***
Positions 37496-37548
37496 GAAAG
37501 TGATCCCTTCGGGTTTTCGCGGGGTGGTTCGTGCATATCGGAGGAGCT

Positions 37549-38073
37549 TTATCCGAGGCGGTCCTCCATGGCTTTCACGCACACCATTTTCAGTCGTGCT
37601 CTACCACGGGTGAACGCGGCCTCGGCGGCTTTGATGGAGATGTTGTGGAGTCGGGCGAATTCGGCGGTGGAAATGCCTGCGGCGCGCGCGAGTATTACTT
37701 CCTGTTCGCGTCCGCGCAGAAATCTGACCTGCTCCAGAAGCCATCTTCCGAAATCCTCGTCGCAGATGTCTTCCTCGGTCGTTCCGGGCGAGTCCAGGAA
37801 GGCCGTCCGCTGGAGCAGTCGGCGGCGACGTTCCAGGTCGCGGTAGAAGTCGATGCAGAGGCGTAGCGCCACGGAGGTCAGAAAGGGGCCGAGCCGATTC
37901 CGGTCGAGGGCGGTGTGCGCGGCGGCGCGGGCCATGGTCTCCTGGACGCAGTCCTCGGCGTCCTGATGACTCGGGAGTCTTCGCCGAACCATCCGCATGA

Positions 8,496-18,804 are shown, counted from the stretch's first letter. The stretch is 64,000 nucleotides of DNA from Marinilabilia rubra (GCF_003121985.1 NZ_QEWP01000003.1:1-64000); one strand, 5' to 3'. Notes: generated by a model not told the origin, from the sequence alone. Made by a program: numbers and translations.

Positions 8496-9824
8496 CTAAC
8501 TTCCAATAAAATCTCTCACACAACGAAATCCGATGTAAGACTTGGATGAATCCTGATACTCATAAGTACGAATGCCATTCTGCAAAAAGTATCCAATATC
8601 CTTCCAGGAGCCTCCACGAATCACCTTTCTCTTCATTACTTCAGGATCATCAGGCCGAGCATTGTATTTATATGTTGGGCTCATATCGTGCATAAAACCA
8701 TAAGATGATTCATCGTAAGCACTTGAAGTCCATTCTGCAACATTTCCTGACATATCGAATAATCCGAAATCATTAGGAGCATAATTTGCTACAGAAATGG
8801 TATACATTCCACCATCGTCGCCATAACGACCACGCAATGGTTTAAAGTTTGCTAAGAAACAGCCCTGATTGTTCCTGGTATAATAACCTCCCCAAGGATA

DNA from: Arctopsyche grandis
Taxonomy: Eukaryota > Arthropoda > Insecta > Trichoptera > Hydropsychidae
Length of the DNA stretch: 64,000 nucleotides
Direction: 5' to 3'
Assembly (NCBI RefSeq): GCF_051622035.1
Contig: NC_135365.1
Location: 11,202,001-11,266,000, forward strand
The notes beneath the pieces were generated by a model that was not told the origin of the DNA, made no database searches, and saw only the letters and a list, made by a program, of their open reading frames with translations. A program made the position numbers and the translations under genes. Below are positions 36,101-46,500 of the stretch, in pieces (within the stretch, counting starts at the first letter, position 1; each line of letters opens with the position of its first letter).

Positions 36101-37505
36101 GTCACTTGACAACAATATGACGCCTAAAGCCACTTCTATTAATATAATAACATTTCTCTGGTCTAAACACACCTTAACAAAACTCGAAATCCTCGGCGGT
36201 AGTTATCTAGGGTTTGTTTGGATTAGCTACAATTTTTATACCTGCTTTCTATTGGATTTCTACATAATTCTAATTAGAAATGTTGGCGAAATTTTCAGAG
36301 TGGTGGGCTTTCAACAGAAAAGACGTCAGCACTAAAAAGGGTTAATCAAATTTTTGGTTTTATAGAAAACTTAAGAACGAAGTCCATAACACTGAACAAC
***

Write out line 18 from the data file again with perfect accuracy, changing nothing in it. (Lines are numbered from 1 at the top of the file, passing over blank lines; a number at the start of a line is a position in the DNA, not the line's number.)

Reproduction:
Taxonomy: Eukaryota > Arthropoda > Insecta > Trichoptera > Hydropsychidae